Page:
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News Good and Bad on State of Territory's Children

Dec. 10, 2004 — The Community Foundation of the Virgin Islands gave a mixture of good and bad news on the state of the territory's children Friday in its fifth annual USVI Kids Count report at a forum at the Marriott Frenchman's Reef Hotel on St. Thomas.
The good news, according to the report "Our Children Now! Mapping a Road to Success," is that since 1997 the territory has seen a "steady fall" in the infant mortality rate, the birth rate to teenage mothers and the percentage of children living in poverty.
The bad news — the territory has seen a "dramatic increase" in the rate of teen deaths by accident, homicide or suicide and a "steady increase" in the number of low-birth-weight babies, who are at greatest risk of health and socioeconomic failure later in life.
Kids Count is a project of the Annie E. Casey Foundation, which aims to track the status of children in the United States on both a national and state-by-state level.
Dee Baecher-Brown, CFVI president, said the data for the USVI Kids Count report is a collaboration of information collected from the University of the Virgin Islands Eastern Caribbean Center and the Education, Police, Human Services and Health Departments.
"When we've asked them for help, they've always said yes," Brown said. "It is truly a community effort that could not have been accomplished without any of you."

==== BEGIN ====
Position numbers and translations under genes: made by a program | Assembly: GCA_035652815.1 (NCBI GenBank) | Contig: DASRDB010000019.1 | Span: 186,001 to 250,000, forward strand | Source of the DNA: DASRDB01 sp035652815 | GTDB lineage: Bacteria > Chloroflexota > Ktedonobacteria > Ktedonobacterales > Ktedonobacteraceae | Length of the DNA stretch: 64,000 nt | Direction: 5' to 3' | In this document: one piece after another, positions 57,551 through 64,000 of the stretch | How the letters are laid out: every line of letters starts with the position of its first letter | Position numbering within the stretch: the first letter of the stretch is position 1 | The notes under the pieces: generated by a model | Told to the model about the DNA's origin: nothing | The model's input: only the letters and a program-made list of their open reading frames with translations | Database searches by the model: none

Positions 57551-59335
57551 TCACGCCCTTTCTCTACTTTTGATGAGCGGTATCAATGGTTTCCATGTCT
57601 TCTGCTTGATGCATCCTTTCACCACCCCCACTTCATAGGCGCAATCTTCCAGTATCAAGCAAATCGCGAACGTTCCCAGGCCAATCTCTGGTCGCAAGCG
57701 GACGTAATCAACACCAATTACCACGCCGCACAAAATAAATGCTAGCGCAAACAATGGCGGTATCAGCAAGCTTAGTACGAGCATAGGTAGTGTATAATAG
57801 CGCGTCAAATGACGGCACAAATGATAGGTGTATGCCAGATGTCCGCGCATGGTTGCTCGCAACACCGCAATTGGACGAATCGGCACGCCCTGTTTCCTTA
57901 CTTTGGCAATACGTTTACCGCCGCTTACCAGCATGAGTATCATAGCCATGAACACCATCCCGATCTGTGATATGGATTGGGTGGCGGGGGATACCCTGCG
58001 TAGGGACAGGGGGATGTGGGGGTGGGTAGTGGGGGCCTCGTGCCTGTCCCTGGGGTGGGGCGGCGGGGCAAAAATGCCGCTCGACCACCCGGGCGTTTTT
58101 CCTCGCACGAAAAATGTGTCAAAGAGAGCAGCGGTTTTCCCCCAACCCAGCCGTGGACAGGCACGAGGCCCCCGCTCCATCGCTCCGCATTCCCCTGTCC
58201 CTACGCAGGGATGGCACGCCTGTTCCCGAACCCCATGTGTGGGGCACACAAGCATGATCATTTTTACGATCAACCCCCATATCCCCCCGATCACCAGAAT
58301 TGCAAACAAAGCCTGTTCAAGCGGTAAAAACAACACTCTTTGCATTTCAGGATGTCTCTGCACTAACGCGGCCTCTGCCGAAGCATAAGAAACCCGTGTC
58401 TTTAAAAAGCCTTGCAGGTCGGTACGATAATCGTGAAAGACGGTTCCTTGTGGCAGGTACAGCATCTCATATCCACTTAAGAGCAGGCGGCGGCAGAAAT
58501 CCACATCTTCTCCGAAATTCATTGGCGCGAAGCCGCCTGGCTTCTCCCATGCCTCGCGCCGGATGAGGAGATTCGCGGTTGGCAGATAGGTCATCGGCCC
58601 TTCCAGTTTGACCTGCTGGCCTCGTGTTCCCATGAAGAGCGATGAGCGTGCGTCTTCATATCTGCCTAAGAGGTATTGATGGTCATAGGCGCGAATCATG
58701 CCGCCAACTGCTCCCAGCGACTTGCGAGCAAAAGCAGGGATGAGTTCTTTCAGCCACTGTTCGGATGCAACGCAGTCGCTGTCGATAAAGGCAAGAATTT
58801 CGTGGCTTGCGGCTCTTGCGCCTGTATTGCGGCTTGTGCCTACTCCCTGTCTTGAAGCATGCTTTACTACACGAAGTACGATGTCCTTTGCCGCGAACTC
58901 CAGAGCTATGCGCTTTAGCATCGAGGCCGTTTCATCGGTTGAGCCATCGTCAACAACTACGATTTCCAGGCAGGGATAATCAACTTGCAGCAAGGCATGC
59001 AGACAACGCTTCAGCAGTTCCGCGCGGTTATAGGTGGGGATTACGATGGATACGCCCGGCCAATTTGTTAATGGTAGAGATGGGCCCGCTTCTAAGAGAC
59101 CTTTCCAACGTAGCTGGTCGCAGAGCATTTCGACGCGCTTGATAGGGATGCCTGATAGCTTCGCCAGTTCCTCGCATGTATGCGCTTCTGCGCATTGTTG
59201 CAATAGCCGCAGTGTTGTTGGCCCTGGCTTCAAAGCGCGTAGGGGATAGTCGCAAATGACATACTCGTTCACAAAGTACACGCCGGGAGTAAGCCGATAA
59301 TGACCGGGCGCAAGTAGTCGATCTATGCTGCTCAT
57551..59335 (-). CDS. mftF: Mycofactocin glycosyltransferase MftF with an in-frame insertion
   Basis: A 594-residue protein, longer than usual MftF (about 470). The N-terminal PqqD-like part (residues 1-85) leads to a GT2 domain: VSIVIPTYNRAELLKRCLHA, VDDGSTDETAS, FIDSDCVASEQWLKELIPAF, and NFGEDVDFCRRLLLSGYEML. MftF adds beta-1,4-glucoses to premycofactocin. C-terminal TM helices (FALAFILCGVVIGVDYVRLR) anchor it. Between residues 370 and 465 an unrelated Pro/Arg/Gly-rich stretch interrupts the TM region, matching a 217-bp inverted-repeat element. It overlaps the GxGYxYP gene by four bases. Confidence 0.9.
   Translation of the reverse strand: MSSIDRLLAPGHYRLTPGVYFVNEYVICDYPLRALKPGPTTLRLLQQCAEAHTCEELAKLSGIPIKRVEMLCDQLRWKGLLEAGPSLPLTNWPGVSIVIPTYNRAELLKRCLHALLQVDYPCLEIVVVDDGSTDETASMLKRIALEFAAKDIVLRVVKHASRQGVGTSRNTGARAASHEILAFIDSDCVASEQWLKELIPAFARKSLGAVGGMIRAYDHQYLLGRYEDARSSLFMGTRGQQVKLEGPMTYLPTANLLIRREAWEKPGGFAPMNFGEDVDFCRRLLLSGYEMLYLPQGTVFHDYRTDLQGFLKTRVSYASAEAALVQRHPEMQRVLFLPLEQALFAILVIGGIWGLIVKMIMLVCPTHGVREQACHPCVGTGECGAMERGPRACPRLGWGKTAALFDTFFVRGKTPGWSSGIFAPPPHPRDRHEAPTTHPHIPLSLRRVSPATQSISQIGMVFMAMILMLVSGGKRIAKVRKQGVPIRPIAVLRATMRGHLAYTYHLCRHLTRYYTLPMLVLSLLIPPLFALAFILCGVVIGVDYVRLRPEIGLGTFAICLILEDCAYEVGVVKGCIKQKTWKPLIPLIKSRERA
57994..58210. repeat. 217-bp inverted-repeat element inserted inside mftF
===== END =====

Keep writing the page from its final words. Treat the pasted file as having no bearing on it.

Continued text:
More Good and Bad News
Brown said this year's report shows that some of the territory's children continue to lack the care and resources they need in order to live an enriching life.
UVI's Patricia Rhymer-Todman, who helped to collect the data for the report, further explained the 2004 findings to the audience.
Todman said the rise in teen deaths actually represents just five more deaths than the previous year. However, all those cases were due to homicide, more often than not by other teens.
The report states that there has been a decline in teenage dropouts from high school between the ages of 16 to 19. In 2002, the dropout rate was 11.1 percent, which represented a 30 percent decline from 2001 when it was 15.7 percent.
"It seems to me that more of our teenagers who do drop out go into the workforce and do have jobs," Todman said, making reference to data in the report stating the rate of 16- to 19-year-old youths who are dropouts and unemployed is "fairly low at 4.7 percent in 2002."
However, their median annual salaries are $11,639 for males and $12,169 for females.
The report showed a steady decline in the number of children living in homes with both parents, while there has been an increase in children living in single female parent homes and homes with other family members, specifically, grandparents.
More children are living with their grandparents, particularly in the St. Croix District, where that number is 14.6 percent as opposed to 12.3 percent in the St. Thomas-St. John District.
"What we have is a steady disintegration of two-parent families," Todman said.
As far as median income for families, the Virgin Islands is still lagging "significantly" compared to other jurisdictions.
Todman said the cost of living in the territory is equivalent to Washington, D.C., which is the highest in the nation. However, salaries and cost of living adjustments are often times not equivalent.